|Walt Whitman, George Collins Cox, 1/1/1887|
Whitman's poem Song of Myself is an American epic poem; it is episodic and much of its material tests the boundaries of convention. Its language teems with adjectives and adverbs, but these are carefully chosen, creating a picturesque series of vignettes that are both broad and grand in concept.
Whitman prefers to focus on the senses. He hears when "The pure contralto sings in the organ loft." He breathes "... the fragrance myself and know it and like it." His voice evokes the visual, audible, external world.
Walt Whitman's poetic stance is partly one of self-affirmation and self-aggrandisement; his poetry centres upon self, as a prophet, gathering the multitudes to himself with apparent joyfulness. This self is a spiritual self, both individual and universal. Whitman's reality is everything he sees and absorbs into himself and this he celebrates in prophesy.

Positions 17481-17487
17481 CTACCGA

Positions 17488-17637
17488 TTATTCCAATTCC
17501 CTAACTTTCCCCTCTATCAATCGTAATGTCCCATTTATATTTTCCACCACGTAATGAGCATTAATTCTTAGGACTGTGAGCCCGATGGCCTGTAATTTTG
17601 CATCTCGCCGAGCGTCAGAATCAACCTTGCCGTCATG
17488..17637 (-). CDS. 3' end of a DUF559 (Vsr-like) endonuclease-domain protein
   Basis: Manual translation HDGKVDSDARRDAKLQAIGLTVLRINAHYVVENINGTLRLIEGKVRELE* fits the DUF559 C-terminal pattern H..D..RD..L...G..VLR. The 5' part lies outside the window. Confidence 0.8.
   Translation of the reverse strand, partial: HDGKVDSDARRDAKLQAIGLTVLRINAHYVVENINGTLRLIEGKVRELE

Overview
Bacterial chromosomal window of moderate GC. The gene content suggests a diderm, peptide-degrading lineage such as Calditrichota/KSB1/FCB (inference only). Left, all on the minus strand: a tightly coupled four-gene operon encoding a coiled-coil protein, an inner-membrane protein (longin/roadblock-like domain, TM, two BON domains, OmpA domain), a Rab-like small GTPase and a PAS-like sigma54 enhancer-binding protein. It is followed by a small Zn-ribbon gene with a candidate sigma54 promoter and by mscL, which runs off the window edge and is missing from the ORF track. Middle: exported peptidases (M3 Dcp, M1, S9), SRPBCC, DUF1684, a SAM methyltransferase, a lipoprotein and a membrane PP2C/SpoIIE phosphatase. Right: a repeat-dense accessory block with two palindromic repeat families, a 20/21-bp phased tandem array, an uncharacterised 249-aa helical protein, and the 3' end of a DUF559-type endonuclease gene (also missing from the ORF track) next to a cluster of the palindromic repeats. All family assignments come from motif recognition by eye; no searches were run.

A Poetic Persona
This is a poet of a young, vibrant America. "Song of Myself" is a poem of its time, written by an exuberant patriot, who declared himself at one with nature and who was ready both to challenge the established order and to capitalise on his success. The tone of his voice is highly confidential, as if Whitman is trusting the reader to accept him on his own, stated terms: "Has anyone supposed it lucky to be born?"
There are objections to this allegedly honest exposure of the poet's personality. The reader might wonder if this underlying matiness is presented as flattery toward the reader, enhancing the poet's chances of acceptance, and the reader might suspect a trace of insecurity in its bombast.